M.Sc Thesis

M.Sc StudentAsaf Farage
SubjectInvestigation of the Dynamics of an Edge Flame with Fuel
DepartmentDepartment of Aerospace Engineering
Supervisor Professor Emeritus Greenberg Jerrold
Full Thesis text - in Hebrew Full thesis text - Hebrew Version


Diffusive-thermal instabilities are well known features of premixed and diffusion flames, and have been extensively studied in recent years. The disparity between the thermal diffusivity of the mixture and the molecular diffusivities of the fuel and oxidizer is responsible for the development of these instabilities. The practical ramification of understanding such a phenomenon in liquid fueled rockets is the strong linkage between the undesirable occurrence of flame oscillations and flame extinction.

In this study, configuration of two co-flowing streams, one of fuel vapor and droplets and the other of oxidizer vapor and droplets, separated initially by a semi-infinite splitter plate was investigated. Downstream, beyond the tip of the plate, the fuel vapor and oxidizer vapor interdiffuse and a mixing layer that grows downstream is formed. A gas-phase oxidation chemical reaction takes place in the mixing layer, and what is known as an edge flame is created, standing at some distance from the tip of the plate, and followed by a trailing diffusion flame downstream.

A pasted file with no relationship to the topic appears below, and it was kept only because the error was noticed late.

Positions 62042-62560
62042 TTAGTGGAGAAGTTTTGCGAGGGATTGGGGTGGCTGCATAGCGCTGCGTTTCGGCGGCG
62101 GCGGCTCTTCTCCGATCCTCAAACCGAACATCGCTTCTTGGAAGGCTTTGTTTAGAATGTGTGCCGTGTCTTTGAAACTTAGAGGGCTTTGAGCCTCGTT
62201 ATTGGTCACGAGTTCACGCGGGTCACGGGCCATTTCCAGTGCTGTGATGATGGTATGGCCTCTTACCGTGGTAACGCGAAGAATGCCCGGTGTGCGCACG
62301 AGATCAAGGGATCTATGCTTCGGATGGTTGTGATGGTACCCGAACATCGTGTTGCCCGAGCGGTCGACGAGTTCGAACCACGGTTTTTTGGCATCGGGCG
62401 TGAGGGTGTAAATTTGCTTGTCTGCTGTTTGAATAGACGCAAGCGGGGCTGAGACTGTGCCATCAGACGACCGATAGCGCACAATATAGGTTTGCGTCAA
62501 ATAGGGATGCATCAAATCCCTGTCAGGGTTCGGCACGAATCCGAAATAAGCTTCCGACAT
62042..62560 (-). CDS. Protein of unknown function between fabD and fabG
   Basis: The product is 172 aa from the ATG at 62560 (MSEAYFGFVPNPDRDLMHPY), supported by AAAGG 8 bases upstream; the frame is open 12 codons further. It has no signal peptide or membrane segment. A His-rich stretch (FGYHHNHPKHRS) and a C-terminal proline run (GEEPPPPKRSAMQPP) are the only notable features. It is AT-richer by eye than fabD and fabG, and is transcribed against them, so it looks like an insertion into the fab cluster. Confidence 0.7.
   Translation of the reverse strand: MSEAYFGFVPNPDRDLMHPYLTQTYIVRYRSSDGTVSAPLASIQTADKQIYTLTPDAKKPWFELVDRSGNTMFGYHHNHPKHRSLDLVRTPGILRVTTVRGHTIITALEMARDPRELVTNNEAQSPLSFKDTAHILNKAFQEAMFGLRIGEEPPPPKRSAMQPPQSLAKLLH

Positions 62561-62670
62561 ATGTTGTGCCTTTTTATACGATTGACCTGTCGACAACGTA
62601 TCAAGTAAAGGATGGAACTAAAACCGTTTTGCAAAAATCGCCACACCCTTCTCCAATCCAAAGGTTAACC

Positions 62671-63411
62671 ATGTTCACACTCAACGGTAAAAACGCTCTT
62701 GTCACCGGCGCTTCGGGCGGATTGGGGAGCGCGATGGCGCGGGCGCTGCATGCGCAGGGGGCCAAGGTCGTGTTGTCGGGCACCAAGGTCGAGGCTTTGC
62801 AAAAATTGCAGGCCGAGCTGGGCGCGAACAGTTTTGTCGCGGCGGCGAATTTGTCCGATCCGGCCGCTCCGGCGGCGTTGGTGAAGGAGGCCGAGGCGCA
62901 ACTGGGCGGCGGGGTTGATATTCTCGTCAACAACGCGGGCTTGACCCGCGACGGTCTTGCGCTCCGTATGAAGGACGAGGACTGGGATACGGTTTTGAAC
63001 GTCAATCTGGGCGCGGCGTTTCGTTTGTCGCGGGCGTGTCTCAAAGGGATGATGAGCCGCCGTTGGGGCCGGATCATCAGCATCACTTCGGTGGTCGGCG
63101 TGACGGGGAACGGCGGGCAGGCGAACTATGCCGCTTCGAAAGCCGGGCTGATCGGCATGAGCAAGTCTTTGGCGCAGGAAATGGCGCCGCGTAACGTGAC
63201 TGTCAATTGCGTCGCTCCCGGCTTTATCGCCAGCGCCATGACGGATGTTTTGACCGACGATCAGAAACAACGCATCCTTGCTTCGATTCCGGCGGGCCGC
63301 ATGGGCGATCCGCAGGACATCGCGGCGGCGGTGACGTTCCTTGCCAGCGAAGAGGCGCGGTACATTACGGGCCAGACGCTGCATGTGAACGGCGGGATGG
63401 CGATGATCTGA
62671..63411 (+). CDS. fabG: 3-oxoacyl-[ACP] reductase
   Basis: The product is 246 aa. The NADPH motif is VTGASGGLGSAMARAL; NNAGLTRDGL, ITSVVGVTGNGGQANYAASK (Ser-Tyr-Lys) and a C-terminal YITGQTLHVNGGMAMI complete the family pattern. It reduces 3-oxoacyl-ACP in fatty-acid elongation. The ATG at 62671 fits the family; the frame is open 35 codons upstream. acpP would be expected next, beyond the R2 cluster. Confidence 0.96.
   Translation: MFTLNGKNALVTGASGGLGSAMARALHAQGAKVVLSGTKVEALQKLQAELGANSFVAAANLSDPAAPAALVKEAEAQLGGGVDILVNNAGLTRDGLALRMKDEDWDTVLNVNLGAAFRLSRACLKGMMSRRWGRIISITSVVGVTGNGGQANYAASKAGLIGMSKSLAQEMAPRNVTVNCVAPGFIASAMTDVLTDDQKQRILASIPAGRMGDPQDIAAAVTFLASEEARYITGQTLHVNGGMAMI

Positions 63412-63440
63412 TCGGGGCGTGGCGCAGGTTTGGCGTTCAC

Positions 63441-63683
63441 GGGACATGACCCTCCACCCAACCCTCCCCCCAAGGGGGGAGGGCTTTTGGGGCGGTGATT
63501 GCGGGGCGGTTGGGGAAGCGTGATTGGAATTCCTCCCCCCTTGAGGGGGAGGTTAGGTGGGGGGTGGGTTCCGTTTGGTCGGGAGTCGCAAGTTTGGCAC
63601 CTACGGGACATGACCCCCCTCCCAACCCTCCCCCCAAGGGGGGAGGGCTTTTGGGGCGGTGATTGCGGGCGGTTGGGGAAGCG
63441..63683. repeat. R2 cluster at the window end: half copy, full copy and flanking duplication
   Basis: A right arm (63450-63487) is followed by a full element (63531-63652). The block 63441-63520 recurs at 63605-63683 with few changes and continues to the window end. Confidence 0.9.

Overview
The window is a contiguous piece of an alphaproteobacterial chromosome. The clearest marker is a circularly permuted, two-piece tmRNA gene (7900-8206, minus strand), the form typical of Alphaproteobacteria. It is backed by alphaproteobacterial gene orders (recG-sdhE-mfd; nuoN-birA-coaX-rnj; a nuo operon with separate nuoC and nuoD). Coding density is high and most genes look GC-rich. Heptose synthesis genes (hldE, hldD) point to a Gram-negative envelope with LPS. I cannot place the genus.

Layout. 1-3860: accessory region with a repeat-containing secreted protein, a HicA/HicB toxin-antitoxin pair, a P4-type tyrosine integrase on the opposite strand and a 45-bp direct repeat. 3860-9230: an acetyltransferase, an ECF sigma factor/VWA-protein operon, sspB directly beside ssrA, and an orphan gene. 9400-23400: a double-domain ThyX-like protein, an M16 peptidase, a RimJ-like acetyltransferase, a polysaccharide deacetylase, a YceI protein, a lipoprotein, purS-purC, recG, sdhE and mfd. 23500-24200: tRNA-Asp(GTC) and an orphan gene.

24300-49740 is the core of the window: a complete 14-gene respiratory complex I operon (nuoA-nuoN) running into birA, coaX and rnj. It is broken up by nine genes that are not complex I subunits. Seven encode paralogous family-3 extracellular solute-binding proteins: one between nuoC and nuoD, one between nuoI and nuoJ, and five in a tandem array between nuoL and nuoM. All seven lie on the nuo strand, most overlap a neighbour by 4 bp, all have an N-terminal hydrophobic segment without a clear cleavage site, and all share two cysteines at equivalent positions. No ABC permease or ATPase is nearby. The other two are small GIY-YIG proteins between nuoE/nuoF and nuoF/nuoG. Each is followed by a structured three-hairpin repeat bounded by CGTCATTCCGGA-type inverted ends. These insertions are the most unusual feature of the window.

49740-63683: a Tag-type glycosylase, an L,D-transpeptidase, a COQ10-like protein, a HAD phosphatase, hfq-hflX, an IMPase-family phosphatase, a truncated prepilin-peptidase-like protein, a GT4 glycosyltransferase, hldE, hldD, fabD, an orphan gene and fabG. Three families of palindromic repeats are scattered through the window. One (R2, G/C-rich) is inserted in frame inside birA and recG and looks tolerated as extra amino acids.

An investigation of the way in which the initial presence of a spray of fuel droplets and/or spray of oxidizer droplets, the droplets characteristics like the evaporation coefficient and the entrance temperature of the species affects the combustion in the mixing layer is carried out. It was found that oscillations occur mainly when the diffusion rate is sufficiently low (i.e. large values of Lewis numbers or low value of the representative diffusion Damköhler number) or when the volumetric heat losses are large enough, for instance due to radiation or heat required for evaporation of liquid droplets. A large initial droplet load and/or small vaporization Damköhler number lead to a delay in availability of fuel and oxidizer vapor to sustain the flame, thereby causing the flame to be located far downstream of the splitter plate and enhancing the possibility of oscillations near extinction. It was also found that for some conditions of initial droplet loads for the fuel and oxidizer, stability can be achieved even when equivalent gaseous flames are unstable. This is done by changing the energy balance between heat generated by reaction and heat consumed by evaporation and convection to the plate surface.